Archive | August, 2018

The Films of 1968, Part 1: What We Were Seeing 50 Years Ago

21 Aug

In 1968, Hollywood was undergoing quite a turbulent period. The studios continued to turn out lightweight studio entertainment as if it were 1938, while also contending with audience demand for greater frankness, more mature subject matter and fewer restrictions on language, nudity and violence. Foreign films and independent films were gaining greater critical and audience acceptance. The Motion Picture Association of America, long the guardian of the Production Code, with which films had to comply in order to get an MPAA seal of approval, first introduced a tag, “Suggested for Mature Audiences,” in late 1967 and then, when they realized that wasn’t enough, installed a full-blown ratings system for films in October 1968: G for General Audiences, M for Mature subject matter, R for Restricted, and X for adults only. So you had films like Robert Aldrich’s X-rated THE KILLING OF SISTER GEORGE, about a lesbian romance, and Christian Marquand’s  CANDY, about a young girl’s sexual awakening (invariably involving slumming over-forty Hollywood stars like Richard Burton, Marlon Brando, James Coburn and Walter Matthau), alongside sugary assembly line fare like Elvis Presley songfests; family comedies starring Doris Day, Jerry Lewis and Don Knotts, adaptations of Broadway musicals like FINIAN’S RAINBOW, FUNNY GIRL, and OLIVER!; and live-action Disney family features, five of them released in 1968: BLACKBEARD’S GHOST, THE ONE AND ONLY, GENUINE, ORIGINAL FAMILY BAND, NEVER A DULL MOMENT, THE HORSE IN THE GRAY FLANNEL SUIT, and THE LOVE BUG. Continue reading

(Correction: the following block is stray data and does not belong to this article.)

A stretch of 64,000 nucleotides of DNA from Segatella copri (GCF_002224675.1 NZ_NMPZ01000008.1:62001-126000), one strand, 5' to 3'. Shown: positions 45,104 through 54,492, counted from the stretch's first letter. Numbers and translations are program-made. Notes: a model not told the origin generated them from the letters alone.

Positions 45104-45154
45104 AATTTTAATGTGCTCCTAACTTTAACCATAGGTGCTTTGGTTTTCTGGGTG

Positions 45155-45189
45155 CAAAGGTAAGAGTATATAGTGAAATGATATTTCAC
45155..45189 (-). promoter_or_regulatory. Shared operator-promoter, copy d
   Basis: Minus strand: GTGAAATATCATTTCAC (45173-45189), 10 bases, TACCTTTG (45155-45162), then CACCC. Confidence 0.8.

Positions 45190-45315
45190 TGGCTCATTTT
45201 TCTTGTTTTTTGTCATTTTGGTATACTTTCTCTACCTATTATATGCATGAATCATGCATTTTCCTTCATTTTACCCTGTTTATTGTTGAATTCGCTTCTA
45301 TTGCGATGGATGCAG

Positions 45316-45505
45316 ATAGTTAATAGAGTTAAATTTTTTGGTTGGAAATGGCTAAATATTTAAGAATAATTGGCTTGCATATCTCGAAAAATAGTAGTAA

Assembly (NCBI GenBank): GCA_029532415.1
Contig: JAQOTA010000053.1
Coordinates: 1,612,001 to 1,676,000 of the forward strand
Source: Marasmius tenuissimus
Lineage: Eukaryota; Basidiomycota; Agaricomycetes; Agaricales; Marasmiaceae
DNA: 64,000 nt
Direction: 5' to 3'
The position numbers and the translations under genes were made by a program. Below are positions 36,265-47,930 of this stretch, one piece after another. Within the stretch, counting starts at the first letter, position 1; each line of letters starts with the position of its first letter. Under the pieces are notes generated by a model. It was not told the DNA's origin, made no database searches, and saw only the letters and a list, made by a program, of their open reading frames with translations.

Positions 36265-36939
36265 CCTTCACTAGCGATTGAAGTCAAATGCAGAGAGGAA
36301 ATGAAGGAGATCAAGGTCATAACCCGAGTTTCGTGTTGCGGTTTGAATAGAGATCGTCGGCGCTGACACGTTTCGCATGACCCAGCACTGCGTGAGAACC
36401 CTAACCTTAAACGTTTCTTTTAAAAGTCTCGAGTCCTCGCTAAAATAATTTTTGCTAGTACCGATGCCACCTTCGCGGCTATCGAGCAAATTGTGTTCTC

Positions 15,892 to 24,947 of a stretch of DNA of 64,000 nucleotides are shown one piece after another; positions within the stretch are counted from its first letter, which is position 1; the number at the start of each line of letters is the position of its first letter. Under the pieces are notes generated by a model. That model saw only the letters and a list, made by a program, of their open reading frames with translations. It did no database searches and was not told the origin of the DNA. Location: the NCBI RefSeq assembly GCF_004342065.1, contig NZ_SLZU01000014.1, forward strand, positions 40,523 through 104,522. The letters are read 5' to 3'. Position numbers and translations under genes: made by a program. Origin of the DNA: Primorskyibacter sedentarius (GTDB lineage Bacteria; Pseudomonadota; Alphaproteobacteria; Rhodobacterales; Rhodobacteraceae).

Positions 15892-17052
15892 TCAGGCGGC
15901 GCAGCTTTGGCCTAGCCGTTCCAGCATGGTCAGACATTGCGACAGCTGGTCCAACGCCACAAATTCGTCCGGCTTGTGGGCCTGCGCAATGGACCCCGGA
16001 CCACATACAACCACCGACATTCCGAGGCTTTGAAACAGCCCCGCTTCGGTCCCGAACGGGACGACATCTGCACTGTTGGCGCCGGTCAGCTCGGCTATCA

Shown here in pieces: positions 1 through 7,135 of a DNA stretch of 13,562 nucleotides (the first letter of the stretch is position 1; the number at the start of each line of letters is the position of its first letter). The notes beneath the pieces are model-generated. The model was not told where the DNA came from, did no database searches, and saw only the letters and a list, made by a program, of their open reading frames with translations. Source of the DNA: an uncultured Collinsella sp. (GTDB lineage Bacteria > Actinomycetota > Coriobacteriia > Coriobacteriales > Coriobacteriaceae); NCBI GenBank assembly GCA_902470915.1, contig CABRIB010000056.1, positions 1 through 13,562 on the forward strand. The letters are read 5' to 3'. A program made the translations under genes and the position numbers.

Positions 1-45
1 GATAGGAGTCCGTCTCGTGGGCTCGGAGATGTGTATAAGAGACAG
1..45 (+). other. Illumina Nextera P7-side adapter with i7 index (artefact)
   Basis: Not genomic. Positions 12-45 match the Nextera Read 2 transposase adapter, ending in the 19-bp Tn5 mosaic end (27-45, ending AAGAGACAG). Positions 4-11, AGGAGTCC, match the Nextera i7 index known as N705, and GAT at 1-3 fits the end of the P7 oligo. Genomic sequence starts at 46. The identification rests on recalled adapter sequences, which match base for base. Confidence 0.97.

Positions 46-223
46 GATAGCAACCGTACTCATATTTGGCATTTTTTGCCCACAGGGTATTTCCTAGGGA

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Robert Aldrich Centennial

9 Aug

Robert Aldrich was born on August 9, 1918 and would have turned 100 today. (He died in 1983.) He was one of my earliest favorite movie directors. By the time I saw THE DIRTY DOZEN (pictured above, with Aldrich in the red sweater directing, with Charles Bronson on the right) in high school, I’d already seen three of his earlier films, two in theaters (THE LAST SUNSET, HUSH HUSH, SWEET CHARLOTTE) and one on TV (VERA CRUZ), and I loved DOZEN so much I made it a point to seek out every one of his films as they came out. In fact, just three weeks after I first saw DOZEN, I went to see his newest movie, TOO LATE THE HERO (1970) when it opened on Broadway. I missed the next one, THE GRISSOM GANG (1971), when it opened, but starting with ULZANA’S RAID (1972), a cavalry-and-Indians western starring Burt Lancaster, I saw every one of his remaining films in theaters on their original release. Also, as I began taking film classes in college and seeing movies in repertory theaters in Manhattan, I sought out Aldrich’s older films, especially as I learned of the high esteem he was held in by auteurists, and discovered for myself some of his very best films, including KISS ME DEADLY (1955), ATTACK (1956), and WHATEVER HAPPENED TO BABY JANE? (1962), not to mention the chance to see VERA CRUZ (1954) on the big screen. At the beginning of 2018, I finally caught up with Aldrich’s debut film, THE BIG LEAGUER (1953), a baseball drama starring Edward G. Robinson, and, as of this writing, I have only one Aldrich film left to see, the rarely-screened lesbian drama, THE KILLING OF SISTER GEORGE (1969).

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